Biological tissues such as the myocardium or the artery walls are subject to fast and complex phenomena which are related to their physical properties (geometry, composition, stiffness, etc.) as well as their function. Imaging these characteristics is essential from a medical point of view to pose a diagnosis or to understand the development of some diseases. However, even if new motion estimation techniques and algorithms have been developed and improved in the past years, the visualization method is still a challenge to render and represent tissues and their motion in an accurate and intelligible manner.
In the meantime, video magnification, which is a computational method increasing the subtle temporal motion in videos, has been developed for vision applications; small changes are amplified to be easily seen with a naked eye. Herein, video magnification has been applied to medical ultrasound images.
The primary purpose of the study was to develop a visualization technique for tissue motion, using video magnification, to get rid of color maps and vectors. At this end, carotid acquisitions were performed using an ultrasound scanner and motion was extracted using a Doppler technique before video magnification. Thanks to video magnification, local displacement, and distortion (shear stress) as well as complex and fast phenomena (pulse wave) can be seen with the naked eye.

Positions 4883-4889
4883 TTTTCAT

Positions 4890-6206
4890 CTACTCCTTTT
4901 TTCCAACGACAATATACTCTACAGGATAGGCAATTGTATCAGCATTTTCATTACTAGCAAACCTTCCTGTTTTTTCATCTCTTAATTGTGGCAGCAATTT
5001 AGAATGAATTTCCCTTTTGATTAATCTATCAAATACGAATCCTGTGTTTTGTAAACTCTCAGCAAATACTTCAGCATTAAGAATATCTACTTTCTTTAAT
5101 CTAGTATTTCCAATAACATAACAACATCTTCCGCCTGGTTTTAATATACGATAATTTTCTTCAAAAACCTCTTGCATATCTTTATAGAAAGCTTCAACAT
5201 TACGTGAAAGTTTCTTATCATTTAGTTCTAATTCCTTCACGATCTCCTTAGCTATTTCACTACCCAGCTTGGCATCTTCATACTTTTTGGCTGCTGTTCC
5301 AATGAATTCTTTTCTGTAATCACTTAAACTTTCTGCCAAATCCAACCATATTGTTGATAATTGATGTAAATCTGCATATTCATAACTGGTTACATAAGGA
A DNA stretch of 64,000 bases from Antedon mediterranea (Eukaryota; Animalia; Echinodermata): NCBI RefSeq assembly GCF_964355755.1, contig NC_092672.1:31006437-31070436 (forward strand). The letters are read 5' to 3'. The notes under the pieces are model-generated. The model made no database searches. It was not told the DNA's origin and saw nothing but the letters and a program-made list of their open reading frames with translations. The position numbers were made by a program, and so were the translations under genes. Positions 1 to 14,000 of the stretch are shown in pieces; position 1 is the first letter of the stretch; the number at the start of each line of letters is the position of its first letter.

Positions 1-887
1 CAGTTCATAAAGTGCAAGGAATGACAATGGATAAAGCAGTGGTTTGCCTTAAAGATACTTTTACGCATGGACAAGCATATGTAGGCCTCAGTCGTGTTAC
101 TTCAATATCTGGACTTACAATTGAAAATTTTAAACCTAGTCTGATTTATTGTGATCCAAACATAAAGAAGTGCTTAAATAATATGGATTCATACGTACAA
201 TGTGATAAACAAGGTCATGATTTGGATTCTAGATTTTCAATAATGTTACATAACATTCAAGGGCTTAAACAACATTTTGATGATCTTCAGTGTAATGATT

The method can be applied to any biomedical dynamic imaging modality as long as the temporal resolution and motion estimation technique used is suitable to the phenomenon of interest. Video magnification could be a new tool for physicians to highlight new pathology indicators or for long-term disease monitoring; it could also be used for rapid qualitative inspection or educational purposes.READ FULL ARTICLE ON IEEE XPLORE